The ridiculously named "And So It Goes" - a title that bears no relation to the film - clearly wants to cash in on the aging-lovers genre of "Something's Gotta Give."
In that transaction, it gets about 70 cents on the dollar: the movie is OK, but this is certainly not "As Good As It Gets."
The still-bankable Michael Douglas and Diane Keaton star as a successful but misanthropic realtor and a small-town lounge singer, respectively, who live beside each other in a small Connecticut four-plex. Both are widowed.
Shown are Michael Douglas, left, and Diane Keaton in a scene from Rob Reiner’s romantic comedy “And So It Goes.”
As Douglas works to sell his own pricey family home, his estranged son arrives, announcing an imminent jail term and insisting that Dad take care of the son's 10-year-old daughter - about whose existence Douglas was completely unaware.
Since Douglas' character is such a heartless crab, Keaton feels bound to help, meaning, of course, that the two will fall in love. It just takes a little while - 94 minutes.
The main problem with the film is that everything is simply too easy and predictable. A brief scene with the young girl's mother constitutes just about the only left turn, yet the film immediately abandons this intriguing plot strand - its one chance to engage in some deep and complex thinking.
Writer Mark Andrus instead prefers to fall back on such staples as the potty-mouthed older woman (Frances Sternhagen, doing yeoman's work as Douglas' coworker); an awkward emergency birth; a happy family outing; the defrocking of unjust bigotry; and unfunny genitalia jokes.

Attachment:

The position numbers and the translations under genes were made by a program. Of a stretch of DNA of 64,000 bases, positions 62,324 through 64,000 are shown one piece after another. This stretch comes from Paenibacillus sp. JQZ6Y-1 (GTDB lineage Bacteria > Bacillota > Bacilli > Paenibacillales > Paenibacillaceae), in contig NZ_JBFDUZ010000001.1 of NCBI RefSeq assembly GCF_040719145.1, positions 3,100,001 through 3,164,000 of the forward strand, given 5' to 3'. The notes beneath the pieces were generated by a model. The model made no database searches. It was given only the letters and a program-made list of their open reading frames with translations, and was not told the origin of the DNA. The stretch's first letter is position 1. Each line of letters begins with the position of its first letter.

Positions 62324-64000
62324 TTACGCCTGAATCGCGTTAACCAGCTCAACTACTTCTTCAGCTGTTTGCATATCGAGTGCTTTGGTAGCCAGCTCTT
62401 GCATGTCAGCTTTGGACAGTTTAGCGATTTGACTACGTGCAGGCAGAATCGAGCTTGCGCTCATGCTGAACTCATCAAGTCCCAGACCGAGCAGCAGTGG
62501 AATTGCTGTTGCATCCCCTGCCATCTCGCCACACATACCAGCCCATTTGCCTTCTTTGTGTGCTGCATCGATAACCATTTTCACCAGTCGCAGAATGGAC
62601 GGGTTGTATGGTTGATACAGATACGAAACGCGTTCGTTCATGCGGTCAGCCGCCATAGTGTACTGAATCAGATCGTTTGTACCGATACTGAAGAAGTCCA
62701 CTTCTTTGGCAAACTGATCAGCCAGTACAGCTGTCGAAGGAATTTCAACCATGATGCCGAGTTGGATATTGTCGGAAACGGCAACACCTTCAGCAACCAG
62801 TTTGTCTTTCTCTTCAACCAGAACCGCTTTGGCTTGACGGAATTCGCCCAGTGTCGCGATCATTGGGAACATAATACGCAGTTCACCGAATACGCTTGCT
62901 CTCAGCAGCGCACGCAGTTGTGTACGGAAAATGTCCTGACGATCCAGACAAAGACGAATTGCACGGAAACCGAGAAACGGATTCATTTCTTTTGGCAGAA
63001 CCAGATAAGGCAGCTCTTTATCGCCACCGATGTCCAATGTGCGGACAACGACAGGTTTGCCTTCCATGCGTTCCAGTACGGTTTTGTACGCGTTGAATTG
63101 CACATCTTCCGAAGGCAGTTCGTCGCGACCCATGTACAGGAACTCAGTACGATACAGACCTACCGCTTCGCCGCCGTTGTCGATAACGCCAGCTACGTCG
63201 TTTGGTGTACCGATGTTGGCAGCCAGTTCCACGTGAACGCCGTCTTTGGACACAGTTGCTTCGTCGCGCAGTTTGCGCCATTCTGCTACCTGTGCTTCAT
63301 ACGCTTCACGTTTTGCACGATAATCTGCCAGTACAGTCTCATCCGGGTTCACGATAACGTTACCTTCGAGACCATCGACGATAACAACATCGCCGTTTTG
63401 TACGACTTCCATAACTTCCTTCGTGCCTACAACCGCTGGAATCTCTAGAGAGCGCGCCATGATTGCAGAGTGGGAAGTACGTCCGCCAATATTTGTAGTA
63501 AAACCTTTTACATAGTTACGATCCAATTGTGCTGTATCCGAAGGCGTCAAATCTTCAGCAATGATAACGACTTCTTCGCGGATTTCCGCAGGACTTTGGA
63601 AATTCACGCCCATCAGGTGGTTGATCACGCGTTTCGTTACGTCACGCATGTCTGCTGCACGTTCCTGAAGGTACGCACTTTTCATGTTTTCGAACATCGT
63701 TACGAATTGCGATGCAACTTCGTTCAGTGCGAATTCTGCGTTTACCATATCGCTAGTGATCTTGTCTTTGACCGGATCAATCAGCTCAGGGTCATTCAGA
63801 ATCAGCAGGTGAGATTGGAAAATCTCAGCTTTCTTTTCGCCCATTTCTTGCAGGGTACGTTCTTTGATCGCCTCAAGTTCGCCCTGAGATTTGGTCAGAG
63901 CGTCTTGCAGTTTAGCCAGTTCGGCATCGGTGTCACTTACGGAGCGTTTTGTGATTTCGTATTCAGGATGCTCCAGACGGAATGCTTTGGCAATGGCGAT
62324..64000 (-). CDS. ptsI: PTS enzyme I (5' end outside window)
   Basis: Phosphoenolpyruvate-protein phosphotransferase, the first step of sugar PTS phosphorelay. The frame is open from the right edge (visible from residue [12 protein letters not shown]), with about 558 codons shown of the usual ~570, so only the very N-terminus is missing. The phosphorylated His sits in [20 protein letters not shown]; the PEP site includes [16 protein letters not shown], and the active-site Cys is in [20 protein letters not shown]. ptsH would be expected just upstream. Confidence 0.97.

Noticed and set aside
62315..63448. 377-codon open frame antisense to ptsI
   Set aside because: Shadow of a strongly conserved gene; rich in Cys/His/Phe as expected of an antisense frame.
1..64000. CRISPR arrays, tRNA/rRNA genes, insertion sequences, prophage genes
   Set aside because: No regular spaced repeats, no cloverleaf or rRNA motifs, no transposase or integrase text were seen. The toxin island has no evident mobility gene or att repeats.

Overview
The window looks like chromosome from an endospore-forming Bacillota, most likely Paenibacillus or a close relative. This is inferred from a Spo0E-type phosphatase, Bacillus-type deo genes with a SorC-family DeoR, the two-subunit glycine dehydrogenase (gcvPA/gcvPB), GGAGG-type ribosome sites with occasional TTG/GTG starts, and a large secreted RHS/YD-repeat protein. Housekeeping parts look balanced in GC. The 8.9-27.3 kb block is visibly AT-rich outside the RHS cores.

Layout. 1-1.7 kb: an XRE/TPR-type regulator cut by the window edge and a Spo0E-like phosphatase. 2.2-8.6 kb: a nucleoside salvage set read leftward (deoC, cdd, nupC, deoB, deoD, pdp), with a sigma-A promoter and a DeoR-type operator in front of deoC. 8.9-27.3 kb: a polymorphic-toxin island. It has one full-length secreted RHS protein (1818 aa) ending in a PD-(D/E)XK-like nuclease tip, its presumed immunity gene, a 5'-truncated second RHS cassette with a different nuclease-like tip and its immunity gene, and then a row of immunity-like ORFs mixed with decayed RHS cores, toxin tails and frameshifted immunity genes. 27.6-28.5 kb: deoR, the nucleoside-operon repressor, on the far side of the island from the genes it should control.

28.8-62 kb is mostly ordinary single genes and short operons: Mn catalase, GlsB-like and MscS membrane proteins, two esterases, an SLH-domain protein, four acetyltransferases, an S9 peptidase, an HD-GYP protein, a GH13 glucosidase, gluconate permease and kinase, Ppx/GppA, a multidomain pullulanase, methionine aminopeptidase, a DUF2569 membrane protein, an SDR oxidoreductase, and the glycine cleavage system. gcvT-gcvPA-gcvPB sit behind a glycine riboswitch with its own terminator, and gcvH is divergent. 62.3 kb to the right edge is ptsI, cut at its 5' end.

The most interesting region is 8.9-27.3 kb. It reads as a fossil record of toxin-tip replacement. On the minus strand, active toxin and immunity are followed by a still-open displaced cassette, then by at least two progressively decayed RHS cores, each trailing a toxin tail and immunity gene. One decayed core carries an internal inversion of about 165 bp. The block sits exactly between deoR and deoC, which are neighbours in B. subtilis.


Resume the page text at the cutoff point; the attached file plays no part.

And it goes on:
All of which sounds fairly dismal, but the film really isn't too bad. Douglas and Keaton are believable and sympathetic, with Keaton doing her own surprisingly tuneful singing, and Douglas somehow managing the weird, almost instantaneous, transition from brainless jerk to lovable oaf, something not many other actors could have pulled off.
The film is also quite funny in spots, highlighted by an uproarious Sternhagen line about men, and snarky exchanges between the two unwitting lovers:
Douglas to Keaton (attempting a compliment): "I've sold houses older than you. And in a lot worse condition."
Keaton, much later, reacting to a fumbled come-on from Douglas: "I had a dog once that wouldn't leave my crotch alone, and it was more romantic than this."
"And So It Goes" also boasts a strong supporting performance from Austin Lysy as Douglas' son, an actor to keep an eye on.
However, the movie, directed by the usually reliable Rob Reiner - who also stars as Keaton's accompanist -feels perfunctory and slapped together. Even some of the cinematography looks sketchy.
Douglas and Keaton still have the stuff, and they're the main reason this clunky movie holds together.
But they both deserve better.